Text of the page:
Poems, Volumes 1-2

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Roberts, 1888 - 208 pages

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Page 75 - Will the day's journey take the whole long day? From morn to night, my friend. But is there for the night a resting-place? A roof for when the slow dark hours begin. May not the darkness hide it from my face? You cannot miss that inn.
Page 11 - Yet not to share. She night and morning Caught the goblins' cry: 'Come buy our orchard fruits, Come buy, come buy:' Beside the brook, along the glen, She heard the tramp of goblin men, The voice and stir Poor Laura could not hear; Longed to buy fruit to comfort her, But feared to pay too dear.
Page 74 - DOES the road wind up-hill all the way ? Yes, to the very end.
Page 36 - Only remember me; you understand It will be late to counsel then or pray. Yet if you should forget me for a while And afterwards remember, do not grieve: For if the darkness and corruption leave A vestige of the thoughts that once I had, Better by far you should forget and smile Than that...
Page 23 - She cannot see the grain Ripening on hill and plain; She cannot feel the rain Upon her hand. Rest, rest, for evermore Upon a mossy shore; Rest, rest at the heart's core Till time shall cease : Sleep that no pain shall wake, Night that no morn shall break Till joy shall overtake Her perfect peace.
Page 65 - When I am dead, my dearest, Sing no sad songs for me; Plant thou no roses at my head, Nor shady cypress tree: Be the green grass above me With showers and dewdrops wet: And if thou wilt, remember, And if thou wilt, forget.
Page 8 - Fresh on their mother twigs, Cherries worth getting; You cannot think what figs My teeth have met in, What melons icy-cold Piled on a dish of gold Too huge for me to hold, What peaches with a velvet nap, Pellucid grapes without one seed: Odorous indeed must be the mead Whereon they grow, and pure the wave they drink, With lilies at the brink, And sugar- sweet their sap.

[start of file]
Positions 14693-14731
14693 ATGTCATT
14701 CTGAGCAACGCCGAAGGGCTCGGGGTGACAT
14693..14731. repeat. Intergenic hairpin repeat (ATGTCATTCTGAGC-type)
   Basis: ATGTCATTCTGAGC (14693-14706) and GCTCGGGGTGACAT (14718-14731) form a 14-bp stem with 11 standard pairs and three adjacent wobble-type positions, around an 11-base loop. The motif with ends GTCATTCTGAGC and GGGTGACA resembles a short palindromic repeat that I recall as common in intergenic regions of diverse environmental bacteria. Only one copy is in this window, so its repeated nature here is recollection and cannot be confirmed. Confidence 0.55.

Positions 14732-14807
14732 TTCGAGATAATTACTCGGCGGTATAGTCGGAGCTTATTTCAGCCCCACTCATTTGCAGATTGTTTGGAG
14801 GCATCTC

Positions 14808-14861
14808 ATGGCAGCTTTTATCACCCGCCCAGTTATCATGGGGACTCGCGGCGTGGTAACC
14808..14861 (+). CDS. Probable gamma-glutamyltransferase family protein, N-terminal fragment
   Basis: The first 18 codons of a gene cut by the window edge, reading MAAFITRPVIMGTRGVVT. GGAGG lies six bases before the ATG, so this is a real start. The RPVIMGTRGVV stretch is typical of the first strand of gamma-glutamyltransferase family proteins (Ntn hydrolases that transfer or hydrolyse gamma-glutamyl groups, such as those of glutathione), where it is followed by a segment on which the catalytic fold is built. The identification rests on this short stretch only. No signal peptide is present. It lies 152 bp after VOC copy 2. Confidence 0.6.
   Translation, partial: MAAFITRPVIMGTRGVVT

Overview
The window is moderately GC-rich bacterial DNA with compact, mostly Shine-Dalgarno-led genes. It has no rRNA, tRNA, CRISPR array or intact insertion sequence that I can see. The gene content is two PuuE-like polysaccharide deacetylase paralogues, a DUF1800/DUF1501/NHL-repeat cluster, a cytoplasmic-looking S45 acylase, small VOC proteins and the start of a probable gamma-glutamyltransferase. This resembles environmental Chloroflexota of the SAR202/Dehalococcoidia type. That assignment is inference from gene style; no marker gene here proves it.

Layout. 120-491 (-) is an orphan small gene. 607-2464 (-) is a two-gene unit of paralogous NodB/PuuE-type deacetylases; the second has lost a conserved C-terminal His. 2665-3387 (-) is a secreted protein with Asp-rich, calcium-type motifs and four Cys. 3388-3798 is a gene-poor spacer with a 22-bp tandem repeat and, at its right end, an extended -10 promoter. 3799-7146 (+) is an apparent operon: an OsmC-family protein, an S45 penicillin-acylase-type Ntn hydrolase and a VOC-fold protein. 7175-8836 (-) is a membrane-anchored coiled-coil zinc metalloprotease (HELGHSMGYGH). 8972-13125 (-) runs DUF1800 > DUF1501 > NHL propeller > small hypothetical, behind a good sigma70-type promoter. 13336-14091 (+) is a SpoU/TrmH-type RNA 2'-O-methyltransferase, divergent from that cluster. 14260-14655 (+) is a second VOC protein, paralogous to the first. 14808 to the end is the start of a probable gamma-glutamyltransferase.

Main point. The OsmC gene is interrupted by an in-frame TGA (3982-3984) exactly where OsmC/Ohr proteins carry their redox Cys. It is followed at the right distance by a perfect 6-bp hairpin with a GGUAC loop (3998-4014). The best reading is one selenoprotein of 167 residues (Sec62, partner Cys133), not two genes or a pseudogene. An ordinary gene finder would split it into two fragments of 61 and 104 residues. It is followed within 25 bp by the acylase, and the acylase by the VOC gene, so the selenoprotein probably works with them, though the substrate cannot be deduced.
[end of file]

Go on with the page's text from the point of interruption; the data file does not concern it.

Page 135 - Too late for love, too late for joy, Too late, too late ! You loitered on the road too long, You trifled at the gate : The enchanted dove upon her branch Died without a mate ; The enchanted princess in her tower Slept, died, behind the grate ; Her heart was starving all this while You made it wait.
Page 10 - But peering thro' the dimness, nought discerning, Trudged home, her pitcher dripping all the way; So crept to bed, and lay Silent till Lizzie slept; Then sat up in a passionate yearning, And gnashed her teeth for baulked desire, and wept As if her heart would break. Day after day, night after night, Laura kept watch in vain In sullen silence of exceeding pain.
Page 94 - BY day she woos me, soft, exceeding fair : But all night as the moon so changeth she ; Loathsome and foul with hideous leprosy And subtle serpents gliding in her hair.

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